The summer signings in 2000 were beyond remarkable. Dundee had no shortage of interest for strikers James Grady and Eddie Annand but while other clubs pondered an ‘either or’ situation, Ayr United signed them both. From Hibs came John ‘Yogi’ Hughes, Pat McKinley, Paul Lovering and Michael Renwick. As in 1998 there was a pre-season tour to Sweden. Again there was an early season injury crisis but it did not prevent a credible promotion challenge. By the end of October sixteen points had been taken from a possible eighteen at home. In early December 2000 a 7-3 defeat at Inverness was concerning. This was redressed by a 6-0 win away to Morton on 2nd January, 2001. Glynn Hurst became the first Ayr United player to score five in a competitive fixture since Peter Price in 1955. Hurst responded by stating that he wished to return to England. He did not score for Ayr United again and was sold to Stockport County in mid-February. There was another 6-0 rout in March when Falkirk visited. It was a superb result against the third-placed club. Matches were being played in the knowledge that, even in the event of winning the league, promotion would not happen because Somerset Park was not compliant. Livingston won the league and therefore promotion. We were runners-up.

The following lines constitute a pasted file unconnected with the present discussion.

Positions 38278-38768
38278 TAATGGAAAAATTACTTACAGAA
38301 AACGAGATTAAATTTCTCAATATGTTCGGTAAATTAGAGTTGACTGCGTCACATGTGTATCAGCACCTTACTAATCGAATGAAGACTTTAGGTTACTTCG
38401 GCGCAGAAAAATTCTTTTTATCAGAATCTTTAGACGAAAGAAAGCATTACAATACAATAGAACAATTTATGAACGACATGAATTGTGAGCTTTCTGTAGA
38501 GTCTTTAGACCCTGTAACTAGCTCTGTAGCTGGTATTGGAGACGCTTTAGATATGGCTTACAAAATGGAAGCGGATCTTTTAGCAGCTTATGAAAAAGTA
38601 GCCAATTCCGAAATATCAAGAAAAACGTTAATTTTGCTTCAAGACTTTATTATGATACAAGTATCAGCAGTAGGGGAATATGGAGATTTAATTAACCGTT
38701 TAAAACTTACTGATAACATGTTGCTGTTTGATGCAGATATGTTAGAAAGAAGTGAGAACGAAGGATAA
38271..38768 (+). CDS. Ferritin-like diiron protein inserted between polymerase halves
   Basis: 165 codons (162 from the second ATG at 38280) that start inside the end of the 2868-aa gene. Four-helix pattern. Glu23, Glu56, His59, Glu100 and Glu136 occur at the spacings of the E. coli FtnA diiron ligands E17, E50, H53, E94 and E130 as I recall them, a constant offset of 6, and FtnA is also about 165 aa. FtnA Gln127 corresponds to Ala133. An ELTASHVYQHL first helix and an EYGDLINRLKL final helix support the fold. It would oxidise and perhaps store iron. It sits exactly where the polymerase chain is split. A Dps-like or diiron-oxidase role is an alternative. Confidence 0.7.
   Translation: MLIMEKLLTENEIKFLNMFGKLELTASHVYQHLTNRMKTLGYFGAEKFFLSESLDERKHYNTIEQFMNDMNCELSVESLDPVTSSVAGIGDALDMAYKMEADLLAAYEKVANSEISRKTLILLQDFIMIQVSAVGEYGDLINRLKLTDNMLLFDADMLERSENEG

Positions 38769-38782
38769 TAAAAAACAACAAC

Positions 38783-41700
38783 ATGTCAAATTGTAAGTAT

A defeat at Airdrie in August 2001 was only the club’s second league defeat since Christmas. Unfortunately this was not a blip. When Arbroath won 1-0 at Ayr in November it was our seventh league defeat of the season. Second bottom place was then occupied in the First Division. Not even the most wildly optimistic fan could have predicted that the club was on the brink of a transformation so dramatic that it would take Ayr United into previously uncharted territory. At this time we had reached the quarter-finals of the League Cup having beaten Stranraer and Kilmarnock. Since 1996 Ayr United had now beaten Kilmarnock four times in cup competition and the fans knew it. Beating Inverness Caledonian Thistle 5-1 at Ayr ensured a safe passage to the semi-finals. On the historic date of 6th February, 2002, Hibs were beaten 1-0 after extra-time in a League Cup semi-final at Hampden. The scorer was Eddie Annand. There was no historical precedent for an Ayr United team reaching a major final. On St. Patrick’s Day in 2002 we lost to Rangers in the final but six days later Ayr United returned to Hampden to contest a Scottish Cup semi-final against Celtic. Again it was defeat but there was a sense of the ‘big time’. In First Division fare the team recovered to finish third in the First Division. The defeat against Arbroath in November had been dark literally and metaphorically but they do say that night is darkest just before the dawn.